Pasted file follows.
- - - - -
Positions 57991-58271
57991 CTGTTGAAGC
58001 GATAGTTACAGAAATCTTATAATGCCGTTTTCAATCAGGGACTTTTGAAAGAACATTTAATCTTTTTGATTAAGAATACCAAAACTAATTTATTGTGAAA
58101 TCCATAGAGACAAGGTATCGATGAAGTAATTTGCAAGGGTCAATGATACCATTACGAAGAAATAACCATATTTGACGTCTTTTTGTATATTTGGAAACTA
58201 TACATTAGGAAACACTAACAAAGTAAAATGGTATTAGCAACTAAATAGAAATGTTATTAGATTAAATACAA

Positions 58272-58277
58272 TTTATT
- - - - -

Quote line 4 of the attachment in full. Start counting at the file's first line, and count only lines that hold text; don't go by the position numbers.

58101 TCCATAGAGACAAGGTATCGATGAAGTAATTTGCAAGGGTCAATGATACCATTACGAAGAAATAACCATATTTGACGTCTTTTTGTATATTTGGAAACTA